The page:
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I am currently working on a project with Scala and it seems I don't fully understand Scala's Typesystem :-/

I have the following situation:

def reviews(id: Int) = Action { implicit request =>
  Ok(html.products.reviews(
    reviewlist,
    reviewlist
      .find(review => review.id == id)
      .getOrElse(reviewlist.headOption)
  ))
}

Unfortunately the compiler says, he cannot convert Product to Option[Review], so I changed the code

reviewlist
  .find(review => review.id == id)
  .getOrElse(reviewlist.headOption)

with

id match {
  case 0 => reviewlist.headOption
  case id => reviewlist.find(review => review.id == id)
}

which seems to work now, even though its not exactly the same thing as it does, for example, not show the first record anymore if an invalid review id is being submitted. it will then pretend, that there are no reviews available yet.

I then broke the problem down to a veeery simple sample:

val a: Option[Int] = Some(1).getOrElse(Some(1))

So, has anyone an idea, why the expression on the right side is not of the type Option[Int]?? Both, Some(1) and None inherit directly from Option and this expression is actually Some(1) in any or am I wrong?

Interestinly enough

val a: Option[Int] = None.getOrElse(None)

works, but all other combinations do not...

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3 Answers 3

up vote 10 down vote accepted

You wanted:

val a: Option[Int] = Some(1).orElse(Some(1))

Because

x.getOrElse(y)

will return 1 if x is Some(1) or y (which is Some(1)) if x is None, or speaking in code:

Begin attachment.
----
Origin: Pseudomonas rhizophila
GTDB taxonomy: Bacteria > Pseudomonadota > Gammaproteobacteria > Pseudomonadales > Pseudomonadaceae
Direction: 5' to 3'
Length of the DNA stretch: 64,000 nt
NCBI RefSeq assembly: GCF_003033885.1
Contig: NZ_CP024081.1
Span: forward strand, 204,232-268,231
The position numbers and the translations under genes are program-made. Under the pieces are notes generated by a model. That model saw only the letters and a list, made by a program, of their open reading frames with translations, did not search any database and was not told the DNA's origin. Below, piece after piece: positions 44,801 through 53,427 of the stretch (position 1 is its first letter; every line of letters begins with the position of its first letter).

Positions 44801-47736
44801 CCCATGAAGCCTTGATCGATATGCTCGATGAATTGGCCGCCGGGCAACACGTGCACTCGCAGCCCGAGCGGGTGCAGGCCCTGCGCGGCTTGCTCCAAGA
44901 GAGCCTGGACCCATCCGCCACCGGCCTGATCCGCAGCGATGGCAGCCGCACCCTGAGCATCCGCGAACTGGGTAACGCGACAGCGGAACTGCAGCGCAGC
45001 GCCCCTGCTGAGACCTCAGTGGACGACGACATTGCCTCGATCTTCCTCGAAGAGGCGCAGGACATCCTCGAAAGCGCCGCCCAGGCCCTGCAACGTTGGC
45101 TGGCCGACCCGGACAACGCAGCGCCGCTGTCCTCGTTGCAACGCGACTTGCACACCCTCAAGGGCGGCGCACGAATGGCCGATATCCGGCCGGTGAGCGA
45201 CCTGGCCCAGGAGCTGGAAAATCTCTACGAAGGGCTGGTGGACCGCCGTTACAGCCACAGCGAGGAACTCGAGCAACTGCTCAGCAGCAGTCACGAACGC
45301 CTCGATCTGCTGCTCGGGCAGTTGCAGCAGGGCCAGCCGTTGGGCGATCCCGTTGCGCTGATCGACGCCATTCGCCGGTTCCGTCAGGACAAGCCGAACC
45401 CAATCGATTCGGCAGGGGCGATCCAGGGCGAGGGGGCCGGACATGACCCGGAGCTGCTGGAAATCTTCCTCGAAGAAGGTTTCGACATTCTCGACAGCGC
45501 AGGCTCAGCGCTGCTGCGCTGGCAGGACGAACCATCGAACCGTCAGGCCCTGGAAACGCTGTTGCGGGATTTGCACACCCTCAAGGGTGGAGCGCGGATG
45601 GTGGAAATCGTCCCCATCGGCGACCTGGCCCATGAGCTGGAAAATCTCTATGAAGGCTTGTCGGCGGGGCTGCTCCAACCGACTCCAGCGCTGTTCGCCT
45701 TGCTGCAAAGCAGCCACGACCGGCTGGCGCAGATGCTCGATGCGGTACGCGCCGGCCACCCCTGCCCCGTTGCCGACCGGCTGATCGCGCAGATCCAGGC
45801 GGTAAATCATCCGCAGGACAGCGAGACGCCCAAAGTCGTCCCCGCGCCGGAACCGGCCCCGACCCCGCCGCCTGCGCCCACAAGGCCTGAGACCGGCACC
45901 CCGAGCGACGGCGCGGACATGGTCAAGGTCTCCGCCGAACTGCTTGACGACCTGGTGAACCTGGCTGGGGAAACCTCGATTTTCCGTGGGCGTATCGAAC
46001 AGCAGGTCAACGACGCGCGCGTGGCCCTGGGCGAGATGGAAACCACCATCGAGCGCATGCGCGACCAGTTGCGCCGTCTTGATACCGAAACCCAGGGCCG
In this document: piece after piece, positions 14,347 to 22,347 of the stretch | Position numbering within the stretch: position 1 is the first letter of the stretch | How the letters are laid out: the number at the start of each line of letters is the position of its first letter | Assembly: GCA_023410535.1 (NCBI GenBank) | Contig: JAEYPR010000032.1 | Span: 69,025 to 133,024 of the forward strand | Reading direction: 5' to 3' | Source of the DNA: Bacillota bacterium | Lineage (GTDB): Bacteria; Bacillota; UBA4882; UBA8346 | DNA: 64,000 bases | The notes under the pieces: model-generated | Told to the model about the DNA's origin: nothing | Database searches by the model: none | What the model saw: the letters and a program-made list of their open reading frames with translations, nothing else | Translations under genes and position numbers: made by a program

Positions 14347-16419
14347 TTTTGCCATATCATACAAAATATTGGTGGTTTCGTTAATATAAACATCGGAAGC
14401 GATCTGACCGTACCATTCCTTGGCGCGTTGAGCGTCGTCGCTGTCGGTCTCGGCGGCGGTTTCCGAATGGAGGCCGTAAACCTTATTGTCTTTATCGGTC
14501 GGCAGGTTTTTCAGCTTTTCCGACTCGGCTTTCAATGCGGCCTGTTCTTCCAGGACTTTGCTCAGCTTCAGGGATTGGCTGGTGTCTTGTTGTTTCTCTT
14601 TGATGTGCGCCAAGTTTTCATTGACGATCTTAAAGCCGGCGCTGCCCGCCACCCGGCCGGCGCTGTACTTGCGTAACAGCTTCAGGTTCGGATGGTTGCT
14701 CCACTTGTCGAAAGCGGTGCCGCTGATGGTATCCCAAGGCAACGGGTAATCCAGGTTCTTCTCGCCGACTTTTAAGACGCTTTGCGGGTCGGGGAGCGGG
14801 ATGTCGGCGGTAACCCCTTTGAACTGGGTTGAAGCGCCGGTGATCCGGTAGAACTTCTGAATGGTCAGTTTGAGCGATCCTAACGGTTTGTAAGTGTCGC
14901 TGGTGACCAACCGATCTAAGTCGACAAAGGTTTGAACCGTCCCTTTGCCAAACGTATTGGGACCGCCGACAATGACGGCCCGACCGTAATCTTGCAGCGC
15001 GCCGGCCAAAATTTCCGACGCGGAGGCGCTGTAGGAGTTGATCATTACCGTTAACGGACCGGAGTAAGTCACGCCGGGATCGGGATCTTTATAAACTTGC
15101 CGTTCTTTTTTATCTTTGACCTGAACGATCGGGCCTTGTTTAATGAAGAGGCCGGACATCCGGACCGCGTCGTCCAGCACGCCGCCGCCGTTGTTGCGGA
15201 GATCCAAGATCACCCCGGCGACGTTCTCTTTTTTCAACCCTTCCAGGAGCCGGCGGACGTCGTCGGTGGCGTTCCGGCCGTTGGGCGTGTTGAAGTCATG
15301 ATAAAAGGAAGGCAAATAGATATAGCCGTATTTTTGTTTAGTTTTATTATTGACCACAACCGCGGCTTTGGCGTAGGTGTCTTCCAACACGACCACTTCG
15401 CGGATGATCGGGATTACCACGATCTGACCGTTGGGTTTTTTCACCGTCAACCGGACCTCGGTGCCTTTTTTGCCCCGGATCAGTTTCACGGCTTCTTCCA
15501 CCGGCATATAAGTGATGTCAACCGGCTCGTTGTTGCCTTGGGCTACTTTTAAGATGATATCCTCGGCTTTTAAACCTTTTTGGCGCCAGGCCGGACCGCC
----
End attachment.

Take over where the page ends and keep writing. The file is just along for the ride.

if (Some(1).isDefined) 1 else Some(1)
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x.orElse(Some(y)) is always silly for any x and y. You want x.getOrElse(y). –  Tom Crockett Jul 9 '13 at 20:56
2  
@pelotom it is simply not true –  om-nom-nom Jul 9 '13 at 20:58
    
I'm not saying orElse is silly, I'm saying that passing it a value explicitly wrapped in Some is silly. –  Tom Crockett Jul 9 '13 at 21:00
1  
@pelotom - What if you want to pass it to something that requires an Option? –  Rex Kerr Jul 9 '13 at 21:39
    
@pelotom, thats exactly what I do ;-) the reviews view template requires an Option[Review]. The code written is this: find the first element whose id matches the parametric id (There is probably no such element, thus Option). If it doesn't find any however, then take the first element from the list instead (but again, this might not be possible because the list might be empty). So by the end of the day, the view must handle the case when there is simply no review to render, thus the function takes Option[Review] and .orElse is not silly but genius in my opinion! –  Silverdust Jul 9 '13 at 22:50

The type signature of Option.getOrElse is

getOrElse[B >: A](default: ⇒ B): B

That means that when you call getOrElse on an Option[A], it is going to try to return you something of type A. If the type of default (B) isn't the same as A, it is going to look for the closest shared ancestor of A and B. In your case, A and B are Option[Int] and Int. The best the compiler can do is Any.

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An Option value has two representations, a good value (Some(...)) or a bad value (None).

With getOrElse you can reduce an Option to the type contained by it. Imagine it as being a process of unpacking the value, removing it from the container.

In this process of unpacking, the Option is stripped and only the type contained by it is returned, so in your example you really have this:

val a int = Some(1).getOrElse(2) // 1

And to do what you want is:

val b Option[Int] = Some(1).orElse(Some(2)) // Some(1)
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